According to the National Institutes of Health (NIH), there are over 7,000 diseases classified as rare, affecting an estimated 25-30 million Americans. These diseases range from genetic disorders to infections, cancers, or auto-immune diseases. These diseases can be chronic, progressive, and in the worst cases, fatal. Thanks to legislation passed by the U.S. Congress in the 1980s, the Orphan Drug Act aims to provide incentives to drug companies to develop new drugs and treatments targeting these rare diseases.
The path for the United States Food and Drug Administration approval for new drugs and treatments is already a complex and time-consuming process. However, gaining an orphan drug designation can be advantageous for several reasons. If you are in the process of developing a drug that you believe could receive the benefits of the Orphan Drug Designation, call the Law Office of Philip P. Crowley, LLC at 844-256-5891. We are experienced and passionate attorneys who provide full-service representation to emerging tech and life sciences companies.
What is the Orphan Drug Act?
The Orphan Drug Act was passed by the U.S. Congress in 1984 and signed into law by President Ronald Reagan. It was created to incentivize drug companies and provide resources for the research and development of new drugs and treatments for diseases that, while overall rare, still affected millions of Americans. Diseases like ALS (amyotrophic lateral sclerosis, generally known as Lou Gehrig's Disease), Huntington's Disease, Tourette's Syndrome, and muscular dystrophy were just some of the diseases highlighted early in the program.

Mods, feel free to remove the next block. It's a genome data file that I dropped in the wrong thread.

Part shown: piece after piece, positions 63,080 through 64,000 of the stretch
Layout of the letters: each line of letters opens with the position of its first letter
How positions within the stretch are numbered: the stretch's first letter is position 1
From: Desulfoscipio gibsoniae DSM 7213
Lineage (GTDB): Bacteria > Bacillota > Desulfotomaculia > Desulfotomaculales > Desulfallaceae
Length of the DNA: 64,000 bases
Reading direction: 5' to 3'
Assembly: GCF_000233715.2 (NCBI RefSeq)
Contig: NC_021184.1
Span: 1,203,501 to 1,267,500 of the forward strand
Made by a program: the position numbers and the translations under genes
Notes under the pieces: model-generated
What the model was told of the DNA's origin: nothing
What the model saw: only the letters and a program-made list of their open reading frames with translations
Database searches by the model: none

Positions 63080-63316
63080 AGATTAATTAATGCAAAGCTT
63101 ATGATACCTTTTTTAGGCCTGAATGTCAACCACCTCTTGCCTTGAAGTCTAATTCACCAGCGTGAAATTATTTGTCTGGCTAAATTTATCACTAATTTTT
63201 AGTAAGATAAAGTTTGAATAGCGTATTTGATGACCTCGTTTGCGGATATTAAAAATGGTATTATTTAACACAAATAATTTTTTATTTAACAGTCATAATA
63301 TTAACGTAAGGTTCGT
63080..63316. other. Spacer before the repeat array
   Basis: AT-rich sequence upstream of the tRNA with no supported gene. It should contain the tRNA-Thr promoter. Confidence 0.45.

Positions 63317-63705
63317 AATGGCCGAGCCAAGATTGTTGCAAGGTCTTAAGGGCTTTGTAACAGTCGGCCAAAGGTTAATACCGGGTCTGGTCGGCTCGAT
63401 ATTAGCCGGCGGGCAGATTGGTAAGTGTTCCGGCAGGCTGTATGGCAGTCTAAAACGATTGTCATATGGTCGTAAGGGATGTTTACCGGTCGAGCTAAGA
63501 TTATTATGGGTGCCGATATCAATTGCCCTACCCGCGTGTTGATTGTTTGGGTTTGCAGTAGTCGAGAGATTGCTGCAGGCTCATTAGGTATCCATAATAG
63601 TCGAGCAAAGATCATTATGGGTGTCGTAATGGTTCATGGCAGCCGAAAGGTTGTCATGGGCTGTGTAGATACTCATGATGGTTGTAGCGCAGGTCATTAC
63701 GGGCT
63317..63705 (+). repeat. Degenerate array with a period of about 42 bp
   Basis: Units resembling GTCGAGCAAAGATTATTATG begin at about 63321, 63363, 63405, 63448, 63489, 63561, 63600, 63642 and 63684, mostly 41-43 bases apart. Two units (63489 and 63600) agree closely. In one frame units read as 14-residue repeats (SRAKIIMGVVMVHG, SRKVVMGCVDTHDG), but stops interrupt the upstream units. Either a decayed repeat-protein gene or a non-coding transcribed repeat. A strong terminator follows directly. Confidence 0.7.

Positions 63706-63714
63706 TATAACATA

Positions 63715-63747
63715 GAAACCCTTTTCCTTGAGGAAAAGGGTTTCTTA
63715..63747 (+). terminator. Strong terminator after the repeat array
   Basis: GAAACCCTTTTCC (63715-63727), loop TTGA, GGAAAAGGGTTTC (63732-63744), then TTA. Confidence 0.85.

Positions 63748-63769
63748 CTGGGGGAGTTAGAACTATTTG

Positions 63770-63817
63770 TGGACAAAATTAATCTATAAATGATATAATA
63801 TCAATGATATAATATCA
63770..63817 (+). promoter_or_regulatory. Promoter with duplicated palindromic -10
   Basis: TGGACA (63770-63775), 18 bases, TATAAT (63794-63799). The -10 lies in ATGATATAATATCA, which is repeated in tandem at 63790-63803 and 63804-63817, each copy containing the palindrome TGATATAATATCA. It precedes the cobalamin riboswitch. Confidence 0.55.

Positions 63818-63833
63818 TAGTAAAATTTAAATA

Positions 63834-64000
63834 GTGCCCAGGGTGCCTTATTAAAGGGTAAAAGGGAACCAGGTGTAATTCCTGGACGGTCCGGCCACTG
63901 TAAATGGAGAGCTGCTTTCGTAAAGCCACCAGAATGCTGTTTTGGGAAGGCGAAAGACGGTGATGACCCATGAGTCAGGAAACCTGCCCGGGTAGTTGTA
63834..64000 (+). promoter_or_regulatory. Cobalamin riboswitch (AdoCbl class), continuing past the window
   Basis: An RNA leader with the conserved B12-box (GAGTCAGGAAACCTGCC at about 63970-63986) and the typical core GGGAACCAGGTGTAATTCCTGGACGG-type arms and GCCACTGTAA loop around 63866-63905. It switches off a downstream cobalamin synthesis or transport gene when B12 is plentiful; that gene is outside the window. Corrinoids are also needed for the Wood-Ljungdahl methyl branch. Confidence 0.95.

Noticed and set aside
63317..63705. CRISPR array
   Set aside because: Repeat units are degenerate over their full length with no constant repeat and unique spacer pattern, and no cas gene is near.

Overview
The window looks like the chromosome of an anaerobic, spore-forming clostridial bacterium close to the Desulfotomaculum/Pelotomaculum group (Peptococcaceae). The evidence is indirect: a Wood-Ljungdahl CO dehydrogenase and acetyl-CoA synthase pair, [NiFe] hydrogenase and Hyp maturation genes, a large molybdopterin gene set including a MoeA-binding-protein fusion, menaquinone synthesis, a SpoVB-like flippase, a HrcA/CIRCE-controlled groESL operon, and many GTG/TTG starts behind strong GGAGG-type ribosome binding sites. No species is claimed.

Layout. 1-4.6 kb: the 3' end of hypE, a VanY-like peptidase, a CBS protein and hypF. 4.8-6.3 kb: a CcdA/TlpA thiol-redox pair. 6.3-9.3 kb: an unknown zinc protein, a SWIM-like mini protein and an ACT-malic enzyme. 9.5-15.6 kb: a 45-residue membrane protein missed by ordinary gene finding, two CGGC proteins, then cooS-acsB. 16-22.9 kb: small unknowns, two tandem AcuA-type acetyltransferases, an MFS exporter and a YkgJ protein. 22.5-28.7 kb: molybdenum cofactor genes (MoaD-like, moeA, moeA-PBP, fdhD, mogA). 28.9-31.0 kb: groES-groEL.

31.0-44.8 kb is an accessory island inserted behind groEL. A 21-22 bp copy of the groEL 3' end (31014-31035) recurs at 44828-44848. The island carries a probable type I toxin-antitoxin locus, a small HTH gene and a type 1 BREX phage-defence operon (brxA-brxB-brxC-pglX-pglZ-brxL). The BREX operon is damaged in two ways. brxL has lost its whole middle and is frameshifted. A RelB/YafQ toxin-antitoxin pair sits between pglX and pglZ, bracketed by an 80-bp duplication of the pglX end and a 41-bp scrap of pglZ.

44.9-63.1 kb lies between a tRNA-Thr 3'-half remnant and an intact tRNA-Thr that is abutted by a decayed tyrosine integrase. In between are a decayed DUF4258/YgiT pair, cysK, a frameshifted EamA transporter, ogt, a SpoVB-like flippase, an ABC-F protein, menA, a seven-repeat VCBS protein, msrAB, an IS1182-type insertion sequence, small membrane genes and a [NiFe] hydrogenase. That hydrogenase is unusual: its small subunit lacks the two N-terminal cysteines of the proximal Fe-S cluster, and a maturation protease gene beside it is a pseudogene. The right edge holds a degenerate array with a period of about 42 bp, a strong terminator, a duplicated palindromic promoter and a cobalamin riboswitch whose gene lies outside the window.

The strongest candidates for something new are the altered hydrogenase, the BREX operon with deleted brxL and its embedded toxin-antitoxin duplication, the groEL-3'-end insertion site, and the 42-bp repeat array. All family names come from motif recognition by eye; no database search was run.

Part of the reason for this act was to combat a problem that the FDA drug approval process creates as an unintended consequence. Because the FDA typically requires stringent testing in thousands of human volunteers to prove both the effectiveness and safety of drugs, drug companies tended to focus on issues that affected a larger number of patients to recoup their development costs through high volume sales. Additionally, designation of a disease being classified as rare, suggests that finding a sufficient number of people to participate in clinical trials could be difficult if not impossible.